Part Six, Chapter Two
by Dennis Abrams
Porfiry vs. Raskolnikov. Porfiry and cigarettes. Porfiry owes Raskolnikov an explanation, “I’ve come to explain myself, my good Rodion Romanych, to explain myself, sir! I’m obliged, and I owe you an explanation, sir…” The strangeness of their previous meeting. The importance of proceeding with frankness. Porfiry attempts to explain himself and his line of thinking, “I made you suffer through a great deal, Rodion Romanych. I am not a monster, sir.” How rumors, “On Crime,” and other things led to Raskolnikov being under suspicion. Using Razumikhin, searching Raskolnikov’s room while he was sick in bed. Zamyotov. Mikolka, a schismatic or sectarian, and his need to suffer. “Do you know, Rodion Romanych, what ‘suffering’ means for some of them? Not for the sake of someone, but simply ‘the need for suffering’; to embrace suffering, that is and if it comes from the authorities — so much the better.” Porfiry’s conviction that Mikolka will recant his confession, and the reasons why he couldn’t have done it. But whoever did it, “He killed, but he wasn’t able to take the money, and what he did manage to grab, he went and his under a stone…Well, let’s say he was sick then, but here’s another thing: he killed, and yet he considers himself an honest man, despises people, walks around like a pale angel — no, forget Mikolka, my dear Rodion Romanych, there’s no Mikolkha here!…Then…who did kill them?…What? Who killed them?…he repeated, as if not believing his ears, But you did, Rodion Romanych! You killed them, sir…” Raskolnikov denies being the killer. Why Porfiry hasn’t arrested Raskolnikov. “I’ve come to you with an open and direct offer — that you yourself come and confess your guilt. That will be infinitely more advantageous for you, and more advantageous for me as well — since it will be taken off my back. Now, tell me, is that sincere on my part or not?” A promise of a reduced sentence if Raskolnikov comes in voluntarily to confess. Porfiry encourages Raskolnikov to not disdain life, “You still have a lot of it ahead of you.” Raskolnikov spits on his offer. Porfiry’s argument: “I know belief doesn’t come easily — but don’t be too clever about it, just give yourself directly to life, without reasoning; don’t worry — it will carry you straight to shore and set you on your feet…Maybe you should still thank God, h ow do you know, maybe God is saving you for something. Be of great heart, and fear less…Since you’ve taken such a step, stand firm now. It’s a matter of justice. So, go and do what justice demands. I know you don’t believe it, but, by God, life will carry you. And then you’ll get to like it. All you need is air now — air, air!” Porfiry gives Raskolnikov a day and a half or two to come in and confess before he will have him arrested. His certainty that Raskolnikov won’t run away, “You’d run away, and come back on your own. It’s impossible for you to do without us. His certainty that Raskolnikov will decide to embrace suffering. Porfiry’s last request — if Raskolnikov should decide to kill himself, to please “leave a brief but explicit note. A couple of lines, just two little lines, and mention the stone; it will be more noble, sir.”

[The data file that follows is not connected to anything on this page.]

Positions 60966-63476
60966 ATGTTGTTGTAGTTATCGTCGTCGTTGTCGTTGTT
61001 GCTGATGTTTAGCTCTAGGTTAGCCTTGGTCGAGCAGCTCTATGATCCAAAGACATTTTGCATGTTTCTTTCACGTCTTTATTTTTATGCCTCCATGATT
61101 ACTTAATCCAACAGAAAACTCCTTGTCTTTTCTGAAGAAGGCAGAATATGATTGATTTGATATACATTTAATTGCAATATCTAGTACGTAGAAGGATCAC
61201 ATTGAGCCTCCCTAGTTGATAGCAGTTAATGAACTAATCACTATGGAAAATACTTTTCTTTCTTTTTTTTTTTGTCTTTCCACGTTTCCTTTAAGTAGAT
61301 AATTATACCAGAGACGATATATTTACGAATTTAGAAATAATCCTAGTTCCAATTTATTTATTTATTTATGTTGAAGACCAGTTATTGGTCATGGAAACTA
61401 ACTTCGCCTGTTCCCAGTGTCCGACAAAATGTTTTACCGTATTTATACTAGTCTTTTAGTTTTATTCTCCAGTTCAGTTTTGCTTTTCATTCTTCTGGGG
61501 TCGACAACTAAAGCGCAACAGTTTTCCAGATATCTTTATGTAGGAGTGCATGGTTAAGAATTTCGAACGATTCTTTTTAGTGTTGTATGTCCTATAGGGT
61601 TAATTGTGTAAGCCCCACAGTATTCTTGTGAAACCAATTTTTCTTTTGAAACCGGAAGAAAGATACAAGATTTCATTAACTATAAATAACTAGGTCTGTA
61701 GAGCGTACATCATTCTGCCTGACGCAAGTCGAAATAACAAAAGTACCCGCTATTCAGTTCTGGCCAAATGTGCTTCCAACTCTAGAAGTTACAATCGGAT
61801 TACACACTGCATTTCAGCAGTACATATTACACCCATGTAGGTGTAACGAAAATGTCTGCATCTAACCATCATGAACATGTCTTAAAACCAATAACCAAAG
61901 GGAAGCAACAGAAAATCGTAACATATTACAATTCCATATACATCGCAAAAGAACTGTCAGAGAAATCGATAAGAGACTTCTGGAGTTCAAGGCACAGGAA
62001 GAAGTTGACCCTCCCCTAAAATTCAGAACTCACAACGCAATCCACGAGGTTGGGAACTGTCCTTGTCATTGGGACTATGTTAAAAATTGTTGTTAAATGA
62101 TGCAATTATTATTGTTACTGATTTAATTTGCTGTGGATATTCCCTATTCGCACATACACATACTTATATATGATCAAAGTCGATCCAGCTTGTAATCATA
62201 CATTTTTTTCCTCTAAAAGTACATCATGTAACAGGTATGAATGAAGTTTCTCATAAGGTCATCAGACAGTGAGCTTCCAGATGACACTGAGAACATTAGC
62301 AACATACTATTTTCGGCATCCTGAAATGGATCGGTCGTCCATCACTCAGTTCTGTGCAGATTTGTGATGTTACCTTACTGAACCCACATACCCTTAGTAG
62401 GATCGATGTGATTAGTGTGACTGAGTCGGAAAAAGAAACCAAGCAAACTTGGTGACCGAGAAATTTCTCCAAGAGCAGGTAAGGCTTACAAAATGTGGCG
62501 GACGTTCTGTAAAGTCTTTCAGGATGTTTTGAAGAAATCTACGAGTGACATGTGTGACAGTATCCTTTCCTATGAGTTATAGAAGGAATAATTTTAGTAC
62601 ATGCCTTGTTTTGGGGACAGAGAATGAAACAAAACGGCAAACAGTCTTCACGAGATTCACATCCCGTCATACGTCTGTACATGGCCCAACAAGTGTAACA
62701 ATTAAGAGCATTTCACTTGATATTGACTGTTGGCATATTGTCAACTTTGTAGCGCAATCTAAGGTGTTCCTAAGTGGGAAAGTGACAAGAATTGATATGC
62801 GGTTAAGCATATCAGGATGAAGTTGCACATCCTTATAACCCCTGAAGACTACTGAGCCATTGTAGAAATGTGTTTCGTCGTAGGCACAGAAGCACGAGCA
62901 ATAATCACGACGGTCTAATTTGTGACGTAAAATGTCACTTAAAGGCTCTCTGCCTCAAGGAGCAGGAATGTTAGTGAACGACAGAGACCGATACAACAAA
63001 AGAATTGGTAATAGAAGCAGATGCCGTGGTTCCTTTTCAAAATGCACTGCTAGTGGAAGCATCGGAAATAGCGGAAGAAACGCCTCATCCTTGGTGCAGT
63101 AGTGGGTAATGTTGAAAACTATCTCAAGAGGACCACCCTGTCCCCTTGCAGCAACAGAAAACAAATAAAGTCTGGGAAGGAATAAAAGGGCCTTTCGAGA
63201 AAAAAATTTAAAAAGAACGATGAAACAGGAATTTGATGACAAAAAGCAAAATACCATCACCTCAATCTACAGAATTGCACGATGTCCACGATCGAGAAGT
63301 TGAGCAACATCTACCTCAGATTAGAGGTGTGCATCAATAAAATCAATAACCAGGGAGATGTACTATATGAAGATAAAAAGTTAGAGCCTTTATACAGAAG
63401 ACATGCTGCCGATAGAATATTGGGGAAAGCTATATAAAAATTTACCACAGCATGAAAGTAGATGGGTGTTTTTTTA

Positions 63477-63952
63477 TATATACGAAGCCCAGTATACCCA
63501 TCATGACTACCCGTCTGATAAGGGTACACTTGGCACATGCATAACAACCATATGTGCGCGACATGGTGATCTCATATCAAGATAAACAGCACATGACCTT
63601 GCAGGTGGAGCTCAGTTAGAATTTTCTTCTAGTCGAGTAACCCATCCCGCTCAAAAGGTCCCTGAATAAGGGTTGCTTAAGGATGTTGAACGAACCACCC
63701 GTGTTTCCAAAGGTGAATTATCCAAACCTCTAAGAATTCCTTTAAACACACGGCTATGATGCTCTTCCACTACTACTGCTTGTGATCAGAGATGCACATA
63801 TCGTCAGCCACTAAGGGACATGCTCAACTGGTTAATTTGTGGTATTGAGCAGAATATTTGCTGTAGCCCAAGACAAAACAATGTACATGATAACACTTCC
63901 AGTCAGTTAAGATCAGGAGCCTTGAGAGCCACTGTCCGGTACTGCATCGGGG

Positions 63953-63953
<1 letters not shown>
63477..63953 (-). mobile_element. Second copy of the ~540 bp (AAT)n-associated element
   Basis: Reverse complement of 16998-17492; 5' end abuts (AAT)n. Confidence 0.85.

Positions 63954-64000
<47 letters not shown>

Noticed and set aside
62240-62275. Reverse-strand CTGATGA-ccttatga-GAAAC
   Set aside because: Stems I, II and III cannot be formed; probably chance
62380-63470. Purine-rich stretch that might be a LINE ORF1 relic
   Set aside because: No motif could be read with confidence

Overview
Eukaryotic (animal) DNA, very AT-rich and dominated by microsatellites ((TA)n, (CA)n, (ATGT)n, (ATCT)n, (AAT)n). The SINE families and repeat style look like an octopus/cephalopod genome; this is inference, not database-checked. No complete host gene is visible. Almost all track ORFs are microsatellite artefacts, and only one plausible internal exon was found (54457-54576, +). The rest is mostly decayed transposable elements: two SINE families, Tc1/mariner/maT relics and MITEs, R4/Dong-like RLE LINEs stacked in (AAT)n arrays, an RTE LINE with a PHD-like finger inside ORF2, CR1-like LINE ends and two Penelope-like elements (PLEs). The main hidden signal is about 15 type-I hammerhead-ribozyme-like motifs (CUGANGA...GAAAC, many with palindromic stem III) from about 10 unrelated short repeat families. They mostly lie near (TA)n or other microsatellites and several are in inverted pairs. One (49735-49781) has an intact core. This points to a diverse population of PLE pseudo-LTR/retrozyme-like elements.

OK, that was incredible. I was literally sitting at the edge of my chair, I gasped out loud when Porfiry described the killer as someone who “walks around like a pale angel,” and was riveted from that moment on. One question — again, “All you need is air now — air, air!” Where is this coming from and where is it leading? And then Porfiry’s final request…astonishing.
And finally a continuation from yesterday’s excerpt from Colin Wilson’s The Outsider, today specifically regarding Crime and Punishment